10/15/2012 02:26:00 PM

Chef Chat: Marc Vetri Talks Ratings, Social Media and Healthy Food

In 1998, when Marc Vetri opened the doors at his eponymous Italian on Spruce Street in the petite brownstone that was the original home of Le Bec-Fin, Philadelphia was not known as a serious food city. Times have changed, and for the first time, four restaurants (Vetri included) scored a chart-topping 29 for Food in the 2013 Zagat Philadelphia Restaurants Survey. The Vetri Family has expanded to include three other restaurants, with one more on the way. We caught up with the chef for a chat about what ratings and reviews can mean to a restaurateur, what chefs can do to help solve America’s eating issues and how social media has changed the professional food game.

Zagat: How useful or important are ratings like Zagat scores?
Marc Vetri: Ratings, reviews and guides all use different criteria, so they are good for diners as general guidelines. Zagat is definitely one of the main sources everyone starts with, and I like the way it's done: you get real people’s opinions, but then there’s an editor, a real food writer who looks everything over and organizes the information.

Even other rating sites - where everyone who wants to can be a reviewer - are useful if you take them as a group. You read things that people say, learn from them, and either it makes you want to eat at a place or not.

There’s also lots of random bloggers that write stuff - people read those too. There’s so much information out there for every restaurant. For any restaurant you can find someone who had the worst meal of their life there, and then someone who had best meal of their life there.

Zagat: Are professional critics’ reviews still relevant in this age of crowd-sourced ratings?
MV: Mainstream restaurant reviews - such as those in the New York Times, Philadelphia Inquirer, LA Times or the magazines - are still extremely relevant. Folks wait to hear what the professionals have to say, and that colors their opinion. When regular diners do write their own reviews online, you’ll often hear them reference the official write-up, like, “Oh, the reviewer was totally right about this place, it was amazing...” or “The reviewer didn’t know what he was talking about, he must have had his head up his ass when he was eating here.”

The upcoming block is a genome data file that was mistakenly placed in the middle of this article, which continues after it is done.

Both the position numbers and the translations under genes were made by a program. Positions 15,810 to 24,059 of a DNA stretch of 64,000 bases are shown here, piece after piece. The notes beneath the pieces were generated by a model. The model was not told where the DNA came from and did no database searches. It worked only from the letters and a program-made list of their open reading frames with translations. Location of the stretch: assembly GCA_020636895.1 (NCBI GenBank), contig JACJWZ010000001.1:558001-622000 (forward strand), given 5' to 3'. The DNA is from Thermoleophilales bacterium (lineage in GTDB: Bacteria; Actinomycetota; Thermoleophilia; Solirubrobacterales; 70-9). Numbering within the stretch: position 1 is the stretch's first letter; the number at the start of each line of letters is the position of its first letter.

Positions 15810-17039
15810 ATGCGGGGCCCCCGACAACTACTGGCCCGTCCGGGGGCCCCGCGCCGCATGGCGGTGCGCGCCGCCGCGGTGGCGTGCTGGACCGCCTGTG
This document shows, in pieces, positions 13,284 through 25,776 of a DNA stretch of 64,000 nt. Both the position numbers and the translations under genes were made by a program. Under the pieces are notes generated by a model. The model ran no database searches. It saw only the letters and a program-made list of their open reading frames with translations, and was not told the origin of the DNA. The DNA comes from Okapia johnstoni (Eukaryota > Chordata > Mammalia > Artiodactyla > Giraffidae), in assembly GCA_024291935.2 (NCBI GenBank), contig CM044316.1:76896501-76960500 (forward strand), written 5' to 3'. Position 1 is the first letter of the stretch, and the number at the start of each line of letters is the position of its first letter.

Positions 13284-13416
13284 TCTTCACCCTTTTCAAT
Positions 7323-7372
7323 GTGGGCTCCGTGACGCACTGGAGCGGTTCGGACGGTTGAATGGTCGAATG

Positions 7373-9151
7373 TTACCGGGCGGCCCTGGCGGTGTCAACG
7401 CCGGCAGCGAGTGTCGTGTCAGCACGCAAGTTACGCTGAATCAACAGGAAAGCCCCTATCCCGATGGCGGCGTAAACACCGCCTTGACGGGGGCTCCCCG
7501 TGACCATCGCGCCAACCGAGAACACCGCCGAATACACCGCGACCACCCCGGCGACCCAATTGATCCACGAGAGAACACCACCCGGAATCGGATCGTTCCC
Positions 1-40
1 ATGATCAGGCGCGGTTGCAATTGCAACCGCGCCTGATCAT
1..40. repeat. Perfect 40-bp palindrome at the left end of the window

Zagat: How much influence do chefs have on the way Americans eat? Your Eatiquette program is all about changing school lunch - do you have to start with the kids?
MV: You absolutely have to start with the younger generation. They are the ones who are actually going to teach their parents, not the other way around. The adults are the issue, the ones who are resisting eating healthy. Kids are so open, and ready to absorb whatever new things you throw at them. Still, we often run into teachers and government agencies that are resistant to change. It must start with the children - we need to teach them why we’re in the obesity predicament that we’re in.

Zagat: Is the U.S. the only nation you’ve seen with this issue?
MV: It’s not as bad other places as it is here, but I’ve been reading articles and talking to people from Italy, from France, and sadly, they are starting to have that problem too.

Zagat: What’s next for the program?
MV: We’re adding schools every year, making partnerships - we’re going to announce a really large partnership in a couple weeks, actually. It’s very exciting. It’s going to help out with research and may also help to get us into the school district. We’re just slowly reaching out, slowly adding schools. Eventually we would love to start doing these things in other cities.